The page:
commemorating the attempt by Michael Barrett, a Fenian, to blow a hole through the wall and allow some of his fellow Fenians in gaol to escape. He rolled a large barrel filled with explosives up against the wall, but then realised that he hadn’t a match. He saw a young lad having a quiet smoke nearby, so asked him for a light. He then lit the fuse and retired to a safe distance. The explosion blew a hole in the wall, demolished a row of houses and injured the young lad. He lived until 1937, earning his living by selling matches, but Barrett was caught, tried and sentenced at the Old Bailey, and was the last person publicly hanged at Newgate.
This set the scene for our exploration of the former House of Correction, with its many passageways, cells, baths etc., all hidden since 1876, when it was flattened, and the Hugh Myddelton School built above it. The cells and passageways were used as air raid shelters during 1939-1945, but as the
warder informed us, there was only a two-foot layer of soil above those thinking they were safe from harm.
The original House of Correction was built in 1616, and underwent many changes during its existence. Once can read some of the records of those detained there, and their manner of incarceration. At one time, several were in one cell, but in Victorian times, they were in single cells and wearing hoods to prevent them knowing who their fellow prisoners were, or speaking to them.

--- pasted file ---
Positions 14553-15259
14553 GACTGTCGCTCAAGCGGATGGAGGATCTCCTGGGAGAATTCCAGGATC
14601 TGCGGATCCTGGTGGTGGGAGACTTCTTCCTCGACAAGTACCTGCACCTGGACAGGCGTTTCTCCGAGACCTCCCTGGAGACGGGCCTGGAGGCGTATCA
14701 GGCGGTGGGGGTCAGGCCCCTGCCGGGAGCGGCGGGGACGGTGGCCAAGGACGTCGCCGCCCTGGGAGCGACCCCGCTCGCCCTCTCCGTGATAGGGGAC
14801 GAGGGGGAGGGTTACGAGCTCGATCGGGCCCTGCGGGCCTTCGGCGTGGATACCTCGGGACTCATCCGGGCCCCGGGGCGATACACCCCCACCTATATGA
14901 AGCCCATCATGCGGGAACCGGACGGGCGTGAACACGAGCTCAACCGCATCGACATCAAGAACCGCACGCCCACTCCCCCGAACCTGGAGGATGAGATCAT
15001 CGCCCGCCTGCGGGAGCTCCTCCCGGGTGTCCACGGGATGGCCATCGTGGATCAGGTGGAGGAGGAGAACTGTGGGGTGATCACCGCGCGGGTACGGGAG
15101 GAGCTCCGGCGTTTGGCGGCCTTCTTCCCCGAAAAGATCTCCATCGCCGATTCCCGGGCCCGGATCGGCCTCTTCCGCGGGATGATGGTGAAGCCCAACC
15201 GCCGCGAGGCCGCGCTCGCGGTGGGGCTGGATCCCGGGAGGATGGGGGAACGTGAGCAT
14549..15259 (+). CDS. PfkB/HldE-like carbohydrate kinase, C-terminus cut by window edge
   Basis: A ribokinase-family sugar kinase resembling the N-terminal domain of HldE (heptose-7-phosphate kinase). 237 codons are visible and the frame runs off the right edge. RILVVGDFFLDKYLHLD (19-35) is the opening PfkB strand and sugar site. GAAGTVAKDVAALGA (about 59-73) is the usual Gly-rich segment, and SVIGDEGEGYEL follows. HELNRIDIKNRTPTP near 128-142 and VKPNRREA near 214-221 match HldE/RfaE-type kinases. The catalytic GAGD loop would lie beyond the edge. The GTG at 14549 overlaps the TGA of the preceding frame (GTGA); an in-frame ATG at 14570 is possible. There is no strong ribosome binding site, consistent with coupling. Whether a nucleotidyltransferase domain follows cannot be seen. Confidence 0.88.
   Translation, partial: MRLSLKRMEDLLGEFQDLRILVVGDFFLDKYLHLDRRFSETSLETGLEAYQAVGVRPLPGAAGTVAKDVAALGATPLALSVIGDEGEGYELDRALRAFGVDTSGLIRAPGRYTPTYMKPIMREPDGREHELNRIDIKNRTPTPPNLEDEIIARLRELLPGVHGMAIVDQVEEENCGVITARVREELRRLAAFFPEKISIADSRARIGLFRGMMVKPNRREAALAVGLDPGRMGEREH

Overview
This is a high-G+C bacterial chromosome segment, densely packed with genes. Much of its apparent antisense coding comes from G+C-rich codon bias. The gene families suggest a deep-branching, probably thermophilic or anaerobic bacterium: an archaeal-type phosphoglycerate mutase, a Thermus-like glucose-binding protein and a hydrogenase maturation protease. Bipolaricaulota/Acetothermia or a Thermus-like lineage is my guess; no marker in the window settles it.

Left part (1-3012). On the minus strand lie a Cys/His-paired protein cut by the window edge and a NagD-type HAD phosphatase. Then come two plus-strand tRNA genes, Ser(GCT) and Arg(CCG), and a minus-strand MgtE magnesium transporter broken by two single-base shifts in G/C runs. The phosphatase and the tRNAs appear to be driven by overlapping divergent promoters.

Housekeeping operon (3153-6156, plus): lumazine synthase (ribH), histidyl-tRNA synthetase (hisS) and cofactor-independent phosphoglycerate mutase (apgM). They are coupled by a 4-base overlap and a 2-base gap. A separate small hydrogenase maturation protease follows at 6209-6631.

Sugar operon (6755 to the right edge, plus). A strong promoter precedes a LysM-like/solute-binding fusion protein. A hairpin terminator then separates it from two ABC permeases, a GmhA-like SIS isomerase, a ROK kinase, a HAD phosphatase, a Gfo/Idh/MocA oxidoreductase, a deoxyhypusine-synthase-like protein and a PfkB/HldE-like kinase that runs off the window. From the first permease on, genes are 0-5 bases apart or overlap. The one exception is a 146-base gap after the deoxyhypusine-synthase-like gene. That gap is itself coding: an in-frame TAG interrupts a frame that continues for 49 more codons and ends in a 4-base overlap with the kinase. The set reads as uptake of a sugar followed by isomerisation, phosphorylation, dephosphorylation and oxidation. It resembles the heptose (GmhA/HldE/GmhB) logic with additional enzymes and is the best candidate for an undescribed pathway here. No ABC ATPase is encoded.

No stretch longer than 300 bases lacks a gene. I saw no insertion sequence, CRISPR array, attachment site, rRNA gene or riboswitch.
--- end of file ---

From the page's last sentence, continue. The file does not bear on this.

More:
It was a remarkable experience and well worth another visit.

“Bootyful! Eric finds £10m Booty” screamed the Sun headline on what was allegedly the first occasion it had featured archaeology on its front page. Of course, the newly-found hoard had not then been valued and when it was, it achieved a mere eighth of the Sun’s estimate. But it deserved that sensational headline. What a find!
Using rather more measured tones than the Sun, Catherine Johns of the British Museum nevertheless conveyed the excitement created by the discovery and examination of this hoard. As a late-Roman treasure-hoard from East Anglia, it is not unique, but its apparent completeness and the opportunity for careful excavation enhance its importance. The sheer volume of some items is staggering: 15,000 (yes, thousand) coins, 29 pieces of jewellery, and 78 silver spoons, nearly doubling the total number of late-Roman silver spoons known from Britain.